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March 2nd 2010
Published: March 2nd 2010
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After getting back from Nicaragua last summer, I was anxious to travel again. My life of exciting travel hadn’t worn off and I was ready to chase the next adventure. As I have volunteered a lot, I research Asian programs in Japan and South Korea as they pay the best for English teachers/assistants.
I took Summer/Fall 2009 to prepare to teach in South Korea, the safest and fastest growing country to take in English teachers. I applied for a few programs, talked with numerous people, read books about South Korea, and paid for paperwork to be shuffled. I even had a few interviews, which didn’t produce jobs. However, something inside of me was not feeling as excited as I should have felt. I was more dreading life in South Korea for a whole year, a culture so different from my own that for even the hardiest of travelers, it would be a difficult transition. This trip would give me more culture shock than any other country I have visited. I decided to stop the process and look in another direction.
Life in Europe seemed possible, as I had already traveled down that path. However, I hadn’t lived in South America yet. Chile kept popping up and it was there that I decided to hunker down for a semester.
English Opens Doors (Ingles Abre Puertas) seemed like the best fit. Run by the ministry of Education as part of an initiative of the president Michelle Bachelet, it seemed like a good fit. Six days before my plane was scheduled to take off, the 8.8 magnitude earthquake struck the country. It was hard to watch my future family suffer.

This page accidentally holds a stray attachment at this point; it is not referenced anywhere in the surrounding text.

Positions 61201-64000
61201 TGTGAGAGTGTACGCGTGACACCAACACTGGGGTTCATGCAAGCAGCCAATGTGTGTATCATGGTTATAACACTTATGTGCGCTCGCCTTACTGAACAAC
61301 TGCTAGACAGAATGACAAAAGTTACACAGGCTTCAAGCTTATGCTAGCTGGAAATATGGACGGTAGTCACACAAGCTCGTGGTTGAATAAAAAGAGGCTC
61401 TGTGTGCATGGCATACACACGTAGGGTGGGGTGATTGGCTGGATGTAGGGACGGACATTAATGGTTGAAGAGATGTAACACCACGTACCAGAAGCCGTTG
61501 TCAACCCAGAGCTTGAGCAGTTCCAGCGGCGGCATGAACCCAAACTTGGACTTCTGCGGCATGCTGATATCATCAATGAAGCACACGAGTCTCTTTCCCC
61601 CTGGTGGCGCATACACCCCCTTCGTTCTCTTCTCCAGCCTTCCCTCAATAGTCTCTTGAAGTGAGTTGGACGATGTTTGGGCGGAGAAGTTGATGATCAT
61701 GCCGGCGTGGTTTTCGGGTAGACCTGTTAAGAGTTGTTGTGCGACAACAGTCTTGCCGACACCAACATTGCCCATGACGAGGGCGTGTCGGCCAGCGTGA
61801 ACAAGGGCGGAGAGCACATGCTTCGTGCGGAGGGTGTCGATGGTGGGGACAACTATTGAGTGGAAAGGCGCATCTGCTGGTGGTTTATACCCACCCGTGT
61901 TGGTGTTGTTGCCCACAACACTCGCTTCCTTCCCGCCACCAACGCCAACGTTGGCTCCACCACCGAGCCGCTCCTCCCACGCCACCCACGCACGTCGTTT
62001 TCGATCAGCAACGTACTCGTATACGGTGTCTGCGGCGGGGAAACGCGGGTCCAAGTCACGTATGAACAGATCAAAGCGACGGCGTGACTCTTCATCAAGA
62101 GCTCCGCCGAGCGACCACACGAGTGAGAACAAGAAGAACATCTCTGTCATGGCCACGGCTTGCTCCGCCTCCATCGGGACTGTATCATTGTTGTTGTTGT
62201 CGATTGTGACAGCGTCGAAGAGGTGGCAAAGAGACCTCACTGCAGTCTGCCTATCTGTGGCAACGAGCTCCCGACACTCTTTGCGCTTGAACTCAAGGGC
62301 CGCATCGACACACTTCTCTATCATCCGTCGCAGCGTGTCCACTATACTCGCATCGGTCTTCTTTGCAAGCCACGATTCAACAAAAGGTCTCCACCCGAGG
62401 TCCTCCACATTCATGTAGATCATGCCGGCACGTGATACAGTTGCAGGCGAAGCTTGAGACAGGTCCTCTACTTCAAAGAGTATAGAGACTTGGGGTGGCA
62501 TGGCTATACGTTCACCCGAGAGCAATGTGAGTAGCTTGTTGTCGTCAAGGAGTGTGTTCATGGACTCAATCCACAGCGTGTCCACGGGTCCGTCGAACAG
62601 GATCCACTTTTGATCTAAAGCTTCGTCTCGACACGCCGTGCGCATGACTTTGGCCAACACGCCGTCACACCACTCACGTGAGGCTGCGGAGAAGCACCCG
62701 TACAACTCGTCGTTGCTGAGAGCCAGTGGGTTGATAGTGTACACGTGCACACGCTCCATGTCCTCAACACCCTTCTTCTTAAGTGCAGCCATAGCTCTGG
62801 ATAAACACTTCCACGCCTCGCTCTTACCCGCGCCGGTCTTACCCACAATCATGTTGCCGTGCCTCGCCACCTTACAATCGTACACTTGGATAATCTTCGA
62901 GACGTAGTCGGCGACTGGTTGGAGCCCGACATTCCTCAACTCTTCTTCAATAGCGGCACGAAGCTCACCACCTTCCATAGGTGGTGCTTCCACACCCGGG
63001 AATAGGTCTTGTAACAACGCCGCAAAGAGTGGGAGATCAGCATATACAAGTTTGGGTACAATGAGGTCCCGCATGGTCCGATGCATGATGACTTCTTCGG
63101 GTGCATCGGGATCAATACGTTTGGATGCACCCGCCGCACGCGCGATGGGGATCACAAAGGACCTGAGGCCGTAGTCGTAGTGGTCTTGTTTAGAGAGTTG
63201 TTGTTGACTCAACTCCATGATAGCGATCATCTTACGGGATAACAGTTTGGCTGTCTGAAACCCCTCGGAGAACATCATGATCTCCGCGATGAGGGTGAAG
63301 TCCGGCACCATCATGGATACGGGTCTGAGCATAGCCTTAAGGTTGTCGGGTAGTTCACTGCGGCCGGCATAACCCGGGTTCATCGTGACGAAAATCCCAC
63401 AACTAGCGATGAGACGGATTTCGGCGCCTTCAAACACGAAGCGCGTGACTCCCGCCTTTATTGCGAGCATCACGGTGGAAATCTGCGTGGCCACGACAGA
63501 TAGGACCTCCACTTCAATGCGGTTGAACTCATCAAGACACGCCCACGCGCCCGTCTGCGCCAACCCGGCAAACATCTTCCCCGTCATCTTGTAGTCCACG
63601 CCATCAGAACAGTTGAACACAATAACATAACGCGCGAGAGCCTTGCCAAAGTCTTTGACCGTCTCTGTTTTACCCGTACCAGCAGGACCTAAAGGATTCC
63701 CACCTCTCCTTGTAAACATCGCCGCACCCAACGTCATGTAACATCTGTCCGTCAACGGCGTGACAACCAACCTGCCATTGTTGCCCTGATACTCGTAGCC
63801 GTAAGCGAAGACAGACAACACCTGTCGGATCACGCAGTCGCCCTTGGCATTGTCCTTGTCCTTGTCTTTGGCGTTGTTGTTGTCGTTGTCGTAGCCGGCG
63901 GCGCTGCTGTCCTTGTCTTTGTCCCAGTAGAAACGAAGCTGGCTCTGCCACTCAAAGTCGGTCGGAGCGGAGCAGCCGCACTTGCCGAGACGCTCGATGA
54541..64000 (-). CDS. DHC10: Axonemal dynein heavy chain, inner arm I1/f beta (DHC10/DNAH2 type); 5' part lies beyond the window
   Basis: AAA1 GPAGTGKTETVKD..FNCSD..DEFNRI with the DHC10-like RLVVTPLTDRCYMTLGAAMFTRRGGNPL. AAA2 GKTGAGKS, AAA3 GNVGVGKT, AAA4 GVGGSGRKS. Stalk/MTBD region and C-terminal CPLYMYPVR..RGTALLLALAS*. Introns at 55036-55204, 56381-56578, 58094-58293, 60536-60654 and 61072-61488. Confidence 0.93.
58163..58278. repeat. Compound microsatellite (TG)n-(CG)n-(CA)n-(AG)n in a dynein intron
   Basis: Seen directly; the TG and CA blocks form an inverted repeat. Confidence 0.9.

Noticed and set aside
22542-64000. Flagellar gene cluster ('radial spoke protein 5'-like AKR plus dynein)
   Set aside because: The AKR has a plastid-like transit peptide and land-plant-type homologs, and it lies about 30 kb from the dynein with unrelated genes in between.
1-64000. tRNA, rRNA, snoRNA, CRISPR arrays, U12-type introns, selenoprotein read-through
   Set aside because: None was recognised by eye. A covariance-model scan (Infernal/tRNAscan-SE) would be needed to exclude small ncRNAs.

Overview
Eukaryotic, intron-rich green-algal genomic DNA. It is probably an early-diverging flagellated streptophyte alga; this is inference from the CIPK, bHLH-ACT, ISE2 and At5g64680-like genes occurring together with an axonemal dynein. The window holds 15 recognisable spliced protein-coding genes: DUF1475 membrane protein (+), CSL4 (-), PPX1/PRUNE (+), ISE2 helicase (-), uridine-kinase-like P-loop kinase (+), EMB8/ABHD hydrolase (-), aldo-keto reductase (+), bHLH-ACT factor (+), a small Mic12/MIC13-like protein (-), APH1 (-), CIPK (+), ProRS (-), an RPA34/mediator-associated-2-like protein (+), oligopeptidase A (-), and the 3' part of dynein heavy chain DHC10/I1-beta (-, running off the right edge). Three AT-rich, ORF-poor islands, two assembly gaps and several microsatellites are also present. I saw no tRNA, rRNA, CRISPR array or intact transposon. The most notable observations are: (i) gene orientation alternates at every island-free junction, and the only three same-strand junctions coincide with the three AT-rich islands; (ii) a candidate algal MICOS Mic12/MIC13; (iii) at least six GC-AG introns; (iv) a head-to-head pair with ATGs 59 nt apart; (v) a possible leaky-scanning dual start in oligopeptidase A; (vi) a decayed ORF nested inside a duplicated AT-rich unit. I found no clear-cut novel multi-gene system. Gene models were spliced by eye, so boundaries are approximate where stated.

Chile was going to complete my adventures in living abroad. This doesn’t mean I won’t travel at all again: they may just be mere vacations or short 2 week volunteer trips. As far as cultural living experiences, I had cosmopolitan Europe under my belt, I had experienced life on a volcanic island in the jungles of Central America, and I was ready to check South America off my list. Although looking into a job in another country is a possibility, I am not sure if I want to delay the time I am spending volunteering. More details to come on my plan B.
Although I didn't physically go there, I felt like I still experienced Chile’s spirit: I had read works of its famous authors and even made friends through mutual friends who had lived in Chile. Their friends, now my friends, were ready to open up their hearts and homes. I was scheduled to fly in a few days before orientation started. My new Chilean friends, who only knew me by association, were ready to pick me up at the airport and share their homes with me. Being prepared emotionally and mentally to go and even connecting with my co-volunteers, I feel like I have already experienced the trip. For that, I am happy.


2nd March 2010

I'm glad you are safe
Hello! As soon as I heard of the earthquake, I thought of you. As sad as you are that you won't be able to go there right now, it wasn't your time. You have so much to offer to so many and there will be more opportunities out there for you. Are you still in MN? I'm going with Friends of the Orphans to El Salvador in May. I'm very excited and I will be meeting with D'Anne Briggs today about our trip to Nicaragua this summer. I wish you could go! Give thanks to God for keeping you safe so that you may bring peace and joy to those you have yet to meet. Keep the faith my good friend!

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